In the presented case, E. americana was isolated in the CSF of a full term male infant admitted to the NICU for elevated temperature at birth that resolved on its own without any further febrile episode. Considering the rarity of the bacteria and the report to the medical team of its growth at 5 days after the LP, concern for a possible contamination from low inoculum of Ewingella americana was raised. However, given the onset of the growth at 48 h, the clinical picture of fever with irritability, the subsequent increased tone and MRI findings of leptomeningitis along with the development of CSF pleocytosis (in the presence of an unremarkable RBC count) in the second CSF sample, we believe that this was a true infection. The first CSF showed normal cell count, highlighting the low virulence of this organism. The second CSF showed pleocytosis in the context of unremarkable RBC count, indicating subsequent inflammatory reaction that required a few days to become evident. Finding no initial CSF abnormality with positive CSF culture was already described in the literature as a possible sign of early or developing bacterial meningitis (14). In this case, the inflammatory response detected in the second LP was further noted on the brain MRI, whose findings were consistent with leptomeningitis (15). The second CSF culture was likely negative because the child had been on effective antibiotics for the preceding 6 days.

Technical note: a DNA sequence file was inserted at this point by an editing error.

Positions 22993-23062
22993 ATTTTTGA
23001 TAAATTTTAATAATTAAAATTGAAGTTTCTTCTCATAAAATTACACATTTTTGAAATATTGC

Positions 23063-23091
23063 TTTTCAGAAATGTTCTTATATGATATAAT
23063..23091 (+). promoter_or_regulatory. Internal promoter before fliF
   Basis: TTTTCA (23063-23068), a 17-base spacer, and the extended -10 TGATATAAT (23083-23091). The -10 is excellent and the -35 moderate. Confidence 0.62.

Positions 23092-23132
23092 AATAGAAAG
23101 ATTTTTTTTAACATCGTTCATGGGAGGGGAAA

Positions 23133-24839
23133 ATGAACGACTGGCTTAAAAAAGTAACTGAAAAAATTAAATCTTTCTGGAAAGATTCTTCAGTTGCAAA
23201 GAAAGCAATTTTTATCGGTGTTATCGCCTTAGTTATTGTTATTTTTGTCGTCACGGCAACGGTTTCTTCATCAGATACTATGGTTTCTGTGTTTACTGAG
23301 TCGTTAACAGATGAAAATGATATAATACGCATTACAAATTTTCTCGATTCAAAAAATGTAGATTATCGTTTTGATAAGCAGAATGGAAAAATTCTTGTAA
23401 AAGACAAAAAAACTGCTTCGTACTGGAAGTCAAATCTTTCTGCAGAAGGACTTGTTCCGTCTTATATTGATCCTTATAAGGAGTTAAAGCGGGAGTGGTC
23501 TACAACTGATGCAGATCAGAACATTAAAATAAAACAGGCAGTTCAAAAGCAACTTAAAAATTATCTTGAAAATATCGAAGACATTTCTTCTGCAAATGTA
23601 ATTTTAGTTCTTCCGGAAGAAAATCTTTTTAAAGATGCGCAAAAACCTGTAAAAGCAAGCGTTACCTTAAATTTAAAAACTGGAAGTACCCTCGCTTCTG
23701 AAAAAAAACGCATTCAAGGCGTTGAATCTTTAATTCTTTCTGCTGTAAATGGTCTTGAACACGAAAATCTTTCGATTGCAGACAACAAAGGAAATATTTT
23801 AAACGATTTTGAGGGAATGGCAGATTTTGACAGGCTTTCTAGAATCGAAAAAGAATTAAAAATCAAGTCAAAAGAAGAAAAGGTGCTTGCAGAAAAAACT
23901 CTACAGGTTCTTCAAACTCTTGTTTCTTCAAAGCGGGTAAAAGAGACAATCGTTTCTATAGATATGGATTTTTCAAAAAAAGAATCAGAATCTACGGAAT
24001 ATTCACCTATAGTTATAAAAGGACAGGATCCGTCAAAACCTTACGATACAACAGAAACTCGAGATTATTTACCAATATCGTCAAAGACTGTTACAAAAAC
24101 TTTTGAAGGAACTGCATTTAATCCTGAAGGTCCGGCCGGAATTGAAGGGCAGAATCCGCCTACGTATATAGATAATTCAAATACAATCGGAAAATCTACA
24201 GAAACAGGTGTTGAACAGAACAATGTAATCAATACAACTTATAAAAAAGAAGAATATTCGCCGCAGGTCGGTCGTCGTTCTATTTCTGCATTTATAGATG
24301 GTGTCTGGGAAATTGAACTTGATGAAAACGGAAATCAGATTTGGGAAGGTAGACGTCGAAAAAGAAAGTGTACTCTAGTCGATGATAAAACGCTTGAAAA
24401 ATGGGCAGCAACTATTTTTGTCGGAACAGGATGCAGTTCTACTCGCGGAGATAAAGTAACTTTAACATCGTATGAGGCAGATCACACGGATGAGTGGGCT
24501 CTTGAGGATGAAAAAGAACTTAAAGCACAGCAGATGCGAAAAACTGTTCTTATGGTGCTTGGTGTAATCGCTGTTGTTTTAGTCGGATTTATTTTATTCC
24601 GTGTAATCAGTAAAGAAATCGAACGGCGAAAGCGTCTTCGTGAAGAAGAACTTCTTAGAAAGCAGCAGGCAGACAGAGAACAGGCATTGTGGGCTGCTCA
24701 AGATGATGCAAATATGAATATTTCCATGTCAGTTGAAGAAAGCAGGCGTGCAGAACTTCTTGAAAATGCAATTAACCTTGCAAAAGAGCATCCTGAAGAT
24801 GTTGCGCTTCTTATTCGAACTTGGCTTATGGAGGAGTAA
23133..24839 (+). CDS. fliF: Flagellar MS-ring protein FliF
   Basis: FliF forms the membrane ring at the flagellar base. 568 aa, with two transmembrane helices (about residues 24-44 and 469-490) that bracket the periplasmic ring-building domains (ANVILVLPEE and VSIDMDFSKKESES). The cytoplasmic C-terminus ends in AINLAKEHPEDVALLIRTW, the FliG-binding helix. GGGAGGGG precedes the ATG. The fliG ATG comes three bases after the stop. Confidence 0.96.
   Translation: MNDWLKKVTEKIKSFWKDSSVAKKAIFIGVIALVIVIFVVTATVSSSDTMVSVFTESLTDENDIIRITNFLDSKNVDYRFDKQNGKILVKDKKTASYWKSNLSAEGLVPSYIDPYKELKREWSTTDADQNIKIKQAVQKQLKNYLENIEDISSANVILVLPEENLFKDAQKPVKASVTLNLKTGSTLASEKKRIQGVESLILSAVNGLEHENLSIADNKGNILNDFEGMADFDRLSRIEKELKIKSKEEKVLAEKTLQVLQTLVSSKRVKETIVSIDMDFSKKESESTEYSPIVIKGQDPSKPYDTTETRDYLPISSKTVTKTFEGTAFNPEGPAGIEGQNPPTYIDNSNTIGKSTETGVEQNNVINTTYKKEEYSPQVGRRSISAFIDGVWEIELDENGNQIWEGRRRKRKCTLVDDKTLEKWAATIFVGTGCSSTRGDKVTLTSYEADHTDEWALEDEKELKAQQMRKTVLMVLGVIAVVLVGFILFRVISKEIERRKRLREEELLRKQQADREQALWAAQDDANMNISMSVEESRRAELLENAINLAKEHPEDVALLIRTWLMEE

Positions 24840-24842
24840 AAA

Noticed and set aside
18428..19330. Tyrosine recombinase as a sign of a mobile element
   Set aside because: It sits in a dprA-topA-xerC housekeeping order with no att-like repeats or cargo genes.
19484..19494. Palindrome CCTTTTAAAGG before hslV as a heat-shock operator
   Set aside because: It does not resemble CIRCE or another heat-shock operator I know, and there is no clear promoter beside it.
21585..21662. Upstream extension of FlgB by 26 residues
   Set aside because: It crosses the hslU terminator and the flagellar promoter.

Because severe infections caused by E. americana usually develop in elderly or immunocompromised patients and are rare in the younger and healthy population, a full immunological workup was done with results within normal limits for the neonatal period. This suggests that newborns may be more susceptible to severe infections caused by E. americana. Because of the organism's preferential growth in liquid, it is suspected that the source of infection was maternal genitourinary tract because of the maternal history of pyuria and prolonged rupture of membranes.